A further argument made in order to support the restrictive approach is that in cases where a positively disclosed embodiment is later disclaimed it could not be inferred from the original disclosure that the applicant intended to exclude the subject-matter of the disclaimer from the scope of protection (see T 1102/00). Although this observation is correct in itself, it does not lead to the conclusion that the disclaimer necessarily fails for this reason to comply with A 123(2). The fact that the technical teaching of an application as filed discloses subject-matter as part of the invention which is not comprised in the amended claim does as such not justify an objection under A 123(2). To hold otherwise would be in sharp contrast to the established case law which e.g. accepts that an applicant or proprietor may under certain conditions amend Markush formulae by “shrinking” the definitions of substituent groups (see T 615/95; T 948/02 [2.4.1]). […] Thus, the mere fact that an amended claim encompasses less than what was originally disclosed as the subject-matter of the invention is per se not bad under A 123(2). [44]

The board therefore considers that the decisive question to ask in the present circumstances under A 123(2) is not whether the skilled person could infer from the original disclosure that the applicant intended to exclude the subject-matter of the disclaimer from the scope of protection. Rather it has to be ascertained whether there is a clear and unambiguous disclosure of the subject-matter remaining in the claim. Applying the established yardstick to be used in the framework of A 123(2), such disclosure may be explicit or implicit. Implicit disclosure includes what any person skilled in the art would consider necessarily implied by the patent application as a whole (see T 860/00 [1.1]) [45]

When there is a generic disclosure of the invention together with a specific disclosure of an illustrative or preferred embodiment falling under the generic disclosure, the skilled person will normally imply that all the other embodiments comprised in the generic disclosure without being mentioned specifically also form part of the invention. The non-exemplified or non-preferred embodiments are thus implicitly disclosed as the logical complement of the exemplified or preferred embodiments. [46]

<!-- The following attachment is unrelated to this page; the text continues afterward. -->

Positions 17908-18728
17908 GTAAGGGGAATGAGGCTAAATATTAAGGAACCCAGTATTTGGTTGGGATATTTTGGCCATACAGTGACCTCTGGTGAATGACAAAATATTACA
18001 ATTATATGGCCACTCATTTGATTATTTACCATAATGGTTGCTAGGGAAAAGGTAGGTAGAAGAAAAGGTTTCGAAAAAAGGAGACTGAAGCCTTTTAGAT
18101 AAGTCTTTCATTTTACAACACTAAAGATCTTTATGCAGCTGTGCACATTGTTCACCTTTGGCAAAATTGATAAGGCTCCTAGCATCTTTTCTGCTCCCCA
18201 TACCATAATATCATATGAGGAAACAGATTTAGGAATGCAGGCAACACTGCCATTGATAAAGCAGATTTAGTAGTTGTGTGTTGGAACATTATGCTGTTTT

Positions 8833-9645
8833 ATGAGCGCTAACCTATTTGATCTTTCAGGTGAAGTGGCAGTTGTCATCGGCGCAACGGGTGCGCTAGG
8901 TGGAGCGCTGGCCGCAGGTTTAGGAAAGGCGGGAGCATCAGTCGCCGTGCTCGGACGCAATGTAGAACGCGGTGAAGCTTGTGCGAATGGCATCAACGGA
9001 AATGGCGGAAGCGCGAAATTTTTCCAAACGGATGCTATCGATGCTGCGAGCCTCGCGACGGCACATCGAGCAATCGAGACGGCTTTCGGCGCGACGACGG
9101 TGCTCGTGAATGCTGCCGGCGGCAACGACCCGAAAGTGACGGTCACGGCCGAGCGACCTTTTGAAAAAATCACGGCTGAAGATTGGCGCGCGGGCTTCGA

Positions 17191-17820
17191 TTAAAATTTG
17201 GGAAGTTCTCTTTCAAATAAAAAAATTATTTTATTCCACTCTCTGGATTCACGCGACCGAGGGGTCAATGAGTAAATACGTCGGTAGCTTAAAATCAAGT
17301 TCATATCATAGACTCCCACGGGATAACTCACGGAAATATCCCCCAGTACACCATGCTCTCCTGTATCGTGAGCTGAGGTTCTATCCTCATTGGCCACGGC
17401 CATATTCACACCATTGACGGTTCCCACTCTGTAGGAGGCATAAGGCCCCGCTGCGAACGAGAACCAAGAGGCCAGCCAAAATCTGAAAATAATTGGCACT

[…] The view expressed in the present decision finds further support in a number of decisions dealing with amendments of applications where both a general and a preferred range were originally disclosed. In such a situation, a combination of the preferred disclosed narrower range and one of the part-ranges lying within the disclosed overall range on either side of the narrower range is considered to be unequivocally derivable from the original disclosure of the patent in suit and thus supported by it (see T 2/81). [48]

The board therefore comes to the conclusion that it should not embrace the restrictive approach adopted in the decisions cited above but should continue to follow the prior established case law. Claim 1 of the respondent’s first auxiliary request is thus considered to comply with the requirements of A 123(2). [49]

I find this decision (taken by a Board chaired by Mrs. Kinkeldey) highly interesting as it could open a way around G 1/03 for disclaiming elements that are disclosed in the application. We will now have to wait and see if this position is adopted by other Boards. I for one would welcome this evolution of the case law because I find it more in line with the traditional approach that authorises an applicant having claimed different alternatives to abandon some of them while limiting the claimed subject-matter to the remaining alternatives. 

NB : This decision has already been discussed here.

To read the whole decision, click here.


Anonymous said...

This decision has by now been referred to in quite a few comments elsewhere on this blog.

I just noted this IPKat post. Essentially, the question whether T 1107/06's catchword is correct is being referred to the Enlarged Board.

So we are going to learn more about Art. 123(2) and how the skilled person reads a patent application.